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  5. biophile

    biophile Places I'd rather be.

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    If PACE really did use the wrong symptom timescale for the Lancet paper as well, it means they failed to mention an obvious flaw in the interpretation of the results, which they then also triumphantly generalized to as many patients as possible including those who meet alternative CDC criteria and London ME criteria, or in their words "however they are defined".

    Once again patients had to spend hours sifting through papers to find out what happened rather than getting a straight forward answer up front, or end up with evidence pointing towards something questionable but without a definite answer. Someone could always email the authors, but judging from other threads I have read, any questions get treated as formal freedom of information requests which are often refused, then White goes around complaining about being harassed.
     
    Last edited: Jan 8, 2015
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  6. Ember

    Ember Senior Member

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    The Evidence Report states repeatedly that GET treatment findings may not be generalizable to ME patients:
     
    Last edited: Jan 8, 2015
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  7. Bob

    Bob

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    @Ember, thanks for that. I don't remember seeing any sort of clarification/qualification in the draft executive report that there's no evidence that GET benefits patients with more disability. Perhaps that's another issue to be raised with them in a submission. Also, I think their comment about ME criteria perhaps strengthens our case (i.e. what we've been discussing) re the Oxford criteria. (Although, as part of my submissions, I'm arguing that their evidence base for GET, in general, isn't satisfactory.)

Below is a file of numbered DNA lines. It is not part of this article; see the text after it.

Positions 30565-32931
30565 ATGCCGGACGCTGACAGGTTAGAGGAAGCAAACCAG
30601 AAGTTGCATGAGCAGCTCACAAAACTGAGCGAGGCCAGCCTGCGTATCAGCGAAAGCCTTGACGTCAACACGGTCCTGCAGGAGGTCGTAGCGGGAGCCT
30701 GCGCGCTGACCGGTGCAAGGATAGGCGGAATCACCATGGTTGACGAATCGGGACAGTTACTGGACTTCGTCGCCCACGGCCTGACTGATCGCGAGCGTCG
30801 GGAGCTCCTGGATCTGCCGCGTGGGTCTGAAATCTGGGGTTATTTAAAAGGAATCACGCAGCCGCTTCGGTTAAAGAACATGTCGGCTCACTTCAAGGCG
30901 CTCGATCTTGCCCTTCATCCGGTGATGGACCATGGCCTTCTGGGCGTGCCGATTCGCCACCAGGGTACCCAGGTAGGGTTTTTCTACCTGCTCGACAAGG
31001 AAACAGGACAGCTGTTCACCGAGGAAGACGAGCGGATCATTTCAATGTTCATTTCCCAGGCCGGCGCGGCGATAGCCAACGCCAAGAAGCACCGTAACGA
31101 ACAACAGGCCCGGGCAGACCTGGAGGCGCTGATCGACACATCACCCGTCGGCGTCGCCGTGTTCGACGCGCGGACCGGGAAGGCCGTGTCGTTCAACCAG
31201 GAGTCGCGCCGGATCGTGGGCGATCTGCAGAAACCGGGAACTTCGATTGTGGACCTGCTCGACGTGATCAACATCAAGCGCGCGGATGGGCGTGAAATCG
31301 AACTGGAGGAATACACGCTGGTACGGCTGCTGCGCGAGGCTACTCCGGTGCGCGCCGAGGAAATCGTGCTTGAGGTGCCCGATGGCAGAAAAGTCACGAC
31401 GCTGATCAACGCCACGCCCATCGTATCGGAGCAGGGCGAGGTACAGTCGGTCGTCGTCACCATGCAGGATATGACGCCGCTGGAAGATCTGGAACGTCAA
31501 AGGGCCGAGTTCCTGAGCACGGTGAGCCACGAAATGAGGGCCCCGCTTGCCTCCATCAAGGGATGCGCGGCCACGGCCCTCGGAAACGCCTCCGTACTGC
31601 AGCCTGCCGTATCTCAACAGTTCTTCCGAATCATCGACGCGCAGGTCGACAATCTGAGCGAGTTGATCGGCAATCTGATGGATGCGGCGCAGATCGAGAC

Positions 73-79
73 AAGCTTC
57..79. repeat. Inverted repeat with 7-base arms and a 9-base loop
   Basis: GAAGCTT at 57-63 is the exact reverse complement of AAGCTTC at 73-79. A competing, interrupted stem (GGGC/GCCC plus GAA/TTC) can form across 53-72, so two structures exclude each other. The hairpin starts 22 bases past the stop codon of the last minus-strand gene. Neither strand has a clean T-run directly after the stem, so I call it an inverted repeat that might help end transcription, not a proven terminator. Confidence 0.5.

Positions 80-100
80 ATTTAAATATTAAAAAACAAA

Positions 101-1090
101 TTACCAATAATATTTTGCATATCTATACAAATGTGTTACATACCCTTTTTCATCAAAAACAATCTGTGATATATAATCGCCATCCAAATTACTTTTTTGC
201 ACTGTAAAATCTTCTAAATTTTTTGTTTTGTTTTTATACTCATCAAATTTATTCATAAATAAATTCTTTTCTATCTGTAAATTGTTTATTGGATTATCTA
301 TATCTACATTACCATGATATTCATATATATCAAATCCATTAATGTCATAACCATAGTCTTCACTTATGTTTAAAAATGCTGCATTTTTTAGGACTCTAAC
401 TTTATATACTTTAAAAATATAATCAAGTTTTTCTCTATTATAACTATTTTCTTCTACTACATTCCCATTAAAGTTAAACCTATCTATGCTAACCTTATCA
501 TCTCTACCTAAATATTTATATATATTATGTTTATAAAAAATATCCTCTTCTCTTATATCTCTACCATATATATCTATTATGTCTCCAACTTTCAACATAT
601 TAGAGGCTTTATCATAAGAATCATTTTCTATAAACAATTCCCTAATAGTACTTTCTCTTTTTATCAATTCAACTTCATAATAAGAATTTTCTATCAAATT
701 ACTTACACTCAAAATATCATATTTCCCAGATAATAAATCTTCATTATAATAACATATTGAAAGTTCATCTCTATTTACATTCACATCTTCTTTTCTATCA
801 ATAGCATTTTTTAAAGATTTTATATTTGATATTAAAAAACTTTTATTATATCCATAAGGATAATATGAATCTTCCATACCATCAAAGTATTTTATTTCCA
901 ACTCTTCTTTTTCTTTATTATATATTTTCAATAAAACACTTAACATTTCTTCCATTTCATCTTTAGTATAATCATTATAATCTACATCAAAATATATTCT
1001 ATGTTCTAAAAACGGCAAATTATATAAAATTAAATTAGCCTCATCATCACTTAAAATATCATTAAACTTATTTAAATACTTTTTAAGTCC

Last edited: Jan 8, 2015
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  8. Ember

    Ember Senior Member

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    The Draft Report is a lumper's manifesto. It calls for protest!

    In November 2011, Dr. Unger wrote, "Opinions of advocates, clinicians and researchers remain divided about whether CFS and ME are the same or different entities. However, we are following the discussions with interest and would consider any consensus that is reached by patient groups and the scientific community going forward."

    Will they ever hear us?
     
    Last edited: Jan 8, 2015
  9. Ember

    Ember Senior Member

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  10. Wally

    Wally Senior Member

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    @Ember,